It’s on my arm. There’s a trident that I use when I charge another character, that three-pronged fork in my hand. I use it to do the scene where I light a hand torch and take the fire from the hand torch on my hand and light the trident, so I would catch my hand on fire intentionally and light the trident on fire. But I ran the trident across my arm and a piece of metal hit my arm the wrong way and gave me a third degree burn and took off the skin. I watched it happen. The lucky thing for me is that the fire is so hot at that point that it kind of kills the nerves, so there’s no pain involved. But my skin looked like the outer layer of a roasted marshmallow. It charred it. I just looked at it and thought, “Oh. That’s gonna suck.” But the show doesn’t stop. You just continue going.

Any other mishaps?

I swallowed a fireball and had a hole in my esophagus where I would take a sip of water and it would float to the top of my head. The scar tissue has healed it up, but when it first happened, I did 24 hours without speaking, because everything I would try, my voice would make this raspy sound. I’d go to the ER and they’d ask what happened and I’d say I swallowed a fireball. And they’d go, “Come on, what really happened?” They don’t believe you at first.

What kind of protective clothing do you wear?

Any all-natural fibers are the most protective fibers you can wear. Cotton, silks, leather. You don’t want to wear anything with a mixed blend because that will stick to your body so my full costume is all leather, and it probably weighs about 45 pounds.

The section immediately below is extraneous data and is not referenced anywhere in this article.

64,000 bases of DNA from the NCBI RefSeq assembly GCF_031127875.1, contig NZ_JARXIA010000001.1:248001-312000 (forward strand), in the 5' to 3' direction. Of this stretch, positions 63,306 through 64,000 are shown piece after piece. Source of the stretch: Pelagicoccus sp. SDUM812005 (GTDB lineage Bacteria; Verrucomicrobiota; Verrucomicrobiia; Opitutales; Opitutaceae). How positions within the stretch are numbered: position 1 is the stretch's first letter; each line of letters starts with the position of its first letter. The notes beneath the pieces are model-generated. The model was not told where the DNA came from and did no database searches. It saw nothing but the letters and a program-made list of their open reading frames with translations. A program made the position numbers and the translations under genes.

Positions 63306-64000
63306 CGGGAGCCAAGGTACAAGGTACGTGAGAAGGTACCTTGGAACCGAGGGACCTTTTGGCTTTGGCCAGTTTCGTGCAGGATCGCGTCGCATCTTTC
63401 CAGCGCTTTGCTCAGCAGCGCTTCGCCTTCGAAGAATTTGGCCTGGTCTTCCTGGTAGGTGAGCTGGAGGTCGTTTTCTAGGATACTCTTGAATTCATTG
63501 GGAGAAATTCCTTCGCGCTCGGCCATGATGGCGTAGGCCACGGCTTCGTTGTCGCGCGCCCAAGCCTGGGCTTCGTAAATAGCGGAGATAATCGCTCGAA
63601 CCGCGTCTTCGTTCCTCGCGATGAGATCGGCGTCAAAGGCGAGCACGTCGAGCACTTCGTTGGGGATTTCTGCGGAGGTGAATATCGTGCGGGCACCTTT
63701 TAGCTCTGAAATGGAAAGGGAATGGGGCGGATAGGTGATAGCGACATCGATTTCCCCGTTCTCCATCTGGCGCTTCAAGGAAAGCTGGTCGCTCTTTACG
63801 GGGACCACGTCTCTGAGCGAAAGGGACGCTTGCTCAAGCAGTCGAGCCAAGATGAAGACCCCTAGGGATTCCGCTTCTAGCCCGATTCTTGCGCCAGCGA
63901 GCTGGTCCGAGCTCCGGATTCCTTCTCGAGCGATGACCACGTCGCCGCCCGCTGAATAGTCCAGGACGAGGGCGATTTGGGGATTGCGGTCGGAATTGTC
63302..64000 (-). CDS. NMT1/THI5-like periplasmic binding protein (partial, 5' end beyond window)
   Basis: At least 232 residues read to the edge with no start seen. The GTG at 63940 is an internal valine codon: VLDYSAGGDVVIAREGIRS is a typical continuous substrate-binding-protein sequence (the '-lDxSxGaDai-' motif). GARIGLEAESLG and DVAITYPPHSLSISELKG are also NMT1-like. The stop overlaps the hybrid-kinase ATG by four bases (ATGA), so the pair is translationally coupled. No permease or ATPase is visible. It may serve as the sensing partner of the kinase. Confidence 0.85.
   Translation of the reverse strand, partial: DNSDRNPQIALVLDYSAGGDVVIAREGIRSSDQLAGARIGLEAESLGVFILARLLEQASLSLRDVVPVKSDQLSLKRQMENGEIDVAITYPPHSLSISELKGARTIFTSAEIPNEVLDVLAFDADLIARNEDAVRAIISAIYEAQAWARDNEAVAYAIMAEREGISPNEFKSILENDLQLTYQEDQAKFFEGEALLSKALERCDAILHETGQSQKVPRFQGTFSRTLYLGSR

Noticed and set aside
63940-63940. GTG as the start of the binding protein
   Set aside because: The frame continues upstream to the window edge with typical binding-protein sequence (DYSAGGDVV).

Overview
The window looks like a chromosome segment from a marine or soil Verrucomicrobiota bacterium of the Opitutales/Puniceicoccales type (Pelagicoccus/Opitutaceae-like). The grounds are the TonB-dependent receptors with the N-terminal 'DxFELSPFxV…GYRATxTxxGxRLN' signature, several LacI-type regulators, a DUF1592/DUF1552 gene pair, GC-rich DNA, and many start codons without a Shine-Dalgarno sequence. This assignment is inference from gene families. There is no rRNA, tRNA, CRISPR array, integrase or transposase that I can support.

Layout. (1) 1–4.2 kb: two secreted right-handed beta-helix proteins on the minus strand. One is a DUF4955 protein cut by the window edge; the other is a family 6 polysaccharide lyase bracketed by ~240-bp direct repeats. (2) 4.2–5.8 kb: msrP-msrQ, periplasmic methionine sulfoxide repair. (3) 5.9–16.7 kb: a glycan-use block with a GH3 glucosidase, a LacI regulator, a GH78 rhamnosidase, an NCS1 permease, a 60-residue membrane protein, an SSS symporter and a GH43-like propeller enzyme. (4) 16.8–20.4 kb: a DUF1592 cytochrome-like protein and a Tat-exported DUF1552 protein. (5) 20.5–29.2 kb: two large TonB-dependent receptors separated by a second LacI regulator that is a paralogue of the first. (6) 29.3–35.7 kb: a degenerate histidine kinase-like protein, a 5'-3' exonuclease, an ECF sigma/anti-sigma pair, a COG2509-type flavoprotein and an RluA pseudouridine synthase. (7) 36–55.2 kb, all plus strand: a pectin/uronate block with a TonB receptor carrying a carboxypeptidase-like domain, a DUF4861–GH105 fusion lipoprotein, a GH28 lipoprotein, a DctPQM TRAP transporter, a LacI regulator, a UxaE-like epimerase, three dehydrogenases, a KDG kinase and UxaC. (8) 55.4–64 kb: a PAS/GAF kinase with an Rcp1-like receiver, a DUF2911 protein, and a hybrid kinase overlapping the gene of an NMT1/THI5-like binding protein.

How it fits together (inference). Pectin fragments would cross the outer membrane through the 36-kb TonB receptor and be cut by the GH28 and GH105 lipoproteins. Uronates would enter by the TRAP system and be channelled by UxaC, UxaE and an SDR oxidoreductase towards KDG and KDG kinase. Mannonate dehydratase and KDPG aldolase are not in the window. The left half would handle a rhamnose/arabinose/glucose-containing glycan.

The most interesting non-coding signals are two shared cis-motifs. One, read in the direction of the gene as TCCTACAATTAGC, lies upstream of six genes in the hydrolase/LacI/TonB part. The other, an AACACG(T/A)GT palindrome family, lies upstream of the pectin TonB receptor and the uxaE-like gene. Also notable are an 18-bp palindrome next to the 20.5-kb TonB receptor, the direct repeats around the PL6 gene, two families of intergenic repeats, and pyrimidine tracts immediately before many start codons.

What do you tell children when they are awed by your skills?

I always tell kids to not do this at home. I’ve done a bunch of schools, at career days, and I never lie to children. I always tell them the stories of what I’ve done. It took me years to become a professional, and yes, I’ve been burned, and badly. I’m very meticulous about fire safety because I don’t want anyone to get hurt. It’s a dangerous element that I intentionally incorporate into my life. I take as much safety as I possibly can. But the show will not stop until the curtain call.

Do you enjoy playing the villain?

I love it. I’ve been the villain my entire professional career—except for being the third tree from the left in school. In everything after that, I’ve always been the bad guy because when I was 13 years old I was 6-feet-2 and had a beard. I’ve been shaving since I was 10 years old. I was always bigger than everybody else so I have always been the bad guy. I never appreciated it until I got older. But everybody secretly roots for the villain—it’s a great character. Even when you hate the villain, you love him,. because I’ve created this emotion where you hate me so much you’re loving it. The only thing that trips me up is when I’m in the show and being my evil Mordred self and a 2-year-old kid is standing on the table and looks at me and smiles and waves. They look past the evil character because they don’t know good from evil at that point, and maybe they just see me for who I am. And for a moment I break character and I kinda wave back and then think, “Wait, I have to get back to being evil.”

So no child has ever been frightened by your portrayal?

One time. There’s a part where I get up on these stairs, I look at the crowd and have my fire trident in my hand and I’m making evil gestures. This one little girl jumped into her dad’s lap and started crying because she was really terrified. After the show, I had to run out there to meet her and tell her it was OK. She was 6 years old. I didn’t want her to have nightmares about this evil villain.

You’ve been doing this your entire adult life, but are there ever moments when you think it’s too dangerous to continue?

I got a burned a couple of months ago and I posted it on Facebook and in that comment, I said, “Thank God it wasn’t a paper cut because those things really hurt.” If you work with paper all day, that’s going to happen. This is my chosen profession, so you don’t have to ask me if I’m OK. I’m fine, it’s just what I do.